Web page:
Sør-Trøndelag University College (HiST) (NORWAY)
About this paper:
Appears in: EDULEARN13 Proceedings
Publication year: 2013
Pages: 4467-4473
ISBN: 978-84-616-3822-2
ISSN: 2340-1117
Conference name: 5th International Conference on Education and New Learning Technologies
Dates: 1-3 July, 2013
Location: Barcelona, Spain
The LLP Comenius project named Identifying the Logical structure of languages by use of new Interactive mobile services, new diagnostic training methods for development of Key competences, and new Evaluation methods introducing assessment for learning practices (iLike), started 1st December 2012. The aim of the project iLike is to introduce a new and improved way of teaching pupils the logic behind languages.

Very often language students’ struggle with understanding the logic in grammar, reducing their ability to reproduce and manipulate language. Native speakers have an innate intuition about what sounds right language-wise. How can a non-native speaker elaborate on the differences between the sentences “Salmon ARE being sold here” and “Salmon IS an important product”? Will he/she be able to understand the logic behind conjugating verbs in relation to nouns? And what about vocabulary: “I can LEARN/TEACH my dog tricks” or syntax: “*They have SEEN never snow”? In other words, what is the logic of how language works? And how can we utilize new technology available to practically all students in order to enlighten them on the logic behind languages?

This article presents the outline of the iLike-project, both when it comes to preferred methodology and the technology being used. It focuses on the advantages provided by technology already available, like SmartPhones, tablets and computers, and especially on how the teacher should utilize the fact that more and more students and pupils are bringing their own devices to class. There are certain advantages provided by usage of mobile technology in class that are difficult to achieve in other ways, like anonymity, engagement by all of the students, peer learning effects and real interaction between teacher and students towards the learning objectives. In order to get the full effect of the methodology, the project will create an innovative online-service named Logical Language Services (LLS).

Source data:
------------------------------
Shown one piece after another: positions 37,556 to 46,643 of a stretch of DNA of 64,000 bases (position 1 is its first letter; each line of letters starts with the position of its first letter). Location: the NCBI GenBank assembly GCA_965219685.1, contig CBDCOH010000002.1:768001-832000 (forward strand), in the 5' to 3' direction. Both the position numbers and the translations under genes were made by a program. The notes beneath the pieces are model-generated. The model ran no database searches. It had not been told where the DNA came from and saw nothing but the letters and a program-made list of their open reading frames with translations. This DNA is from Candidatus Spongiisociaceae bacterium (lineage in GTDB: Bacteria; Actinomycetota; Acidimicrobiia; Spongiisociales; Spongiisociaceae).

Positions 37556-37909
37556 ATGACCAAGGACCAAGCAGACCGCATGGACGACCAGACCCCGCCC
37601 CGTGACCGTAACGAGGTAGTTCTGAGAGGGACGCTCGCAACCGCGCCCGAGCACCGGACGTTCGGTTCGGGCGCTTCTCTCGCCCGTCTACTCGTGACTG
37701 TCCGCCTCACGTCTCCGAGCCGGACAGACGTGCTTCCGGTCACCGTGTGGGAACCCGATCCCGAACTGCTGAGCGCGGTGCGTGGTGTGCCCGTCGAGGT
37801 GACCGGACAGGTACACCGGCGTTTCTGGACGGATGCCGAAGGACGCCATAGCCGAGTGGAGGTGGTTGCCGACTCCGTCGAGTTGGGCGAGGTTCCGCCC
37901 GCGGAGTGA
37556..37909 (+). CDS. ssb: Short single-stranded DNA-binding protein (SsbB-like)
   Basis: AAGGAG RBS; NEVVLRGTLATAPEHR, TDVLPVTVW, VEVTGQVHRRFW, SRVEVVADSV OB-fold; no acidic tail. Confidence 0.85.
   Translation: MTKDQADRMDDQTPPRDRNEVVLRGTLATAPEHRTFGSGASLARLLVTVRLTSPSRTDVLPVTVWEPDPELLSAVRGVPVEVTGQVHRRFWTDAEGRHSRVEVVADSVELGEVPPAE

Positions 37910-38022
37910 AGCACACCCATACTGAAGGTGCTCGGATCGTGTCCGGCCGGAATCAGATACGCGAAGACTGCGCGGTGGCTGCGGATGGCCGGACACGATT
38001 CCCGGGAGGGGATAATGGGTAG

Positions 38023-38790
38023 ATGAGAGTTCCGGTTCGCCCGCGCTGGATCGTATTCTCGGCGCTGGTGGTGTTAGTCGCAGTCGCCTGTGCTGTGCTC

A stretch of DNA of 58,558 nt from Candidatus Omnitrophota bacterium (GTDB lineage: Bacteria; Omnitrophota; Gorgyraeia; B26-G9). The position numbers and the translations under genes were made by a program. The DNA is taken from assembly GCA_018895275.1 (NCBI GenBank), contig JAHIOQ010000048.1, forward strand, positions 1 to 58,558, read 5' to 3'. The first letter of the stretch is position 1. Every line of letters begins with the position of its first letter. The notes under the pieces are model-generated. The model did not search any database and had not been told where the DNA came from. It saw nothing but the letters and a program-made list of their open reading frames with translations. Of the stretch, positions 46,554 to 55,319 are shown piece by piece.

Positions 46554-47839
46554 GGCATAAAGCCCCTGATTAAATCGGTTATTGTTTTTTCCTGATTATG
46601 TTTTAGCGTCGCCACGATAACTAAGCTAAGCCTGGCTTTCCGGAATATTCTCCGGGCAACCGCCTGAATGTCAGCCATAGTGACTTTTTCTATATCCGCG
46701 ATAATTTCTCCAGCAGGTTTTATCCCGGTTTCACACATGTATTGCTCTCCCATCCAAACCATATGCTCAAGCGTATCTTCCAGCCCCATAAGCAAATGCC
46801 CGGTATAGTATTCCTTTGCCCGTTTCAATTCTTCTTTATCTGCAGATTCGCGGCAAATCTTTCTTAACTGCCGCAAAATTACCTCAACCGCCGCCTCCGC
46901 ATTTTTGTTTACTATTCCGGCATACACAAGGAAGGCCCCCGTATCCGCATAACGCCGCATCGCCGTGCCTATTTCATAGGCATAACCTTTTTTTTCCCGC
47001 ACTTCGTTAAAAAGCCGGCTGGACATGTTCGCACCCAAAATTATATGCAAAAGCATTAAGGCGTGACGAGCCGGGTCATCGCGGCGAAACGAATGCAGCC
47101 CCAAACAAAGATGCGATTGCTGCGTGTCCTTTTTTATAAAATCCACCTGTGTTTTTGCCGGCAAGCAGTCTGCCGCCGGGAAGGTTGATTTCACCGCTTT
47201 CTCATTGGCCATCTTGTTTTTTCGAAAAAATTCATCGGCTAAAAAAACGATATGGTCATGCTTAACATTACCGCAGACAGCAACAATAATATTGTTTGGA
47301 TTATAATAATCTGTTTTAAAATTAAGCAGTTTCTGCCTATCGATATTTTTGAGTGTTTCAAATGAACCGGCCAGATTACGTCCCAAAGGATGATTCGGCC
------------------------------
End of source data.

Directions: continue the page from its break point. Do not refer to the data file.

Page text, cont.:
The article provides background on common methods for teaching grammar in English as a Foreign Language (EFL) to the target group (13-18 year olds) today, and displays how this could be varied through letting students and pupils themselves investigate the logic lying behind the grammatical build-up of sentences and text, hence better preparing them for production, not only reproduction, of their own material and lessening reproduction exercises. The article presents results obtained from different countries like Serbia, Sweden and Norway on dry testing (without using technology) of the methodology and feedback given by students in interview groups at Sør-Trøndelag University College (HiST).

The article concludes with the possible outcomes of the project, both for lecturers, pupils and other stakeholders concerned by the project, and points at areas where the project’s outcomes will impact on the way we teach EFL today.

The development of iLike will be funded by the EU-Commission.
Languages, logic, peer learning outcome.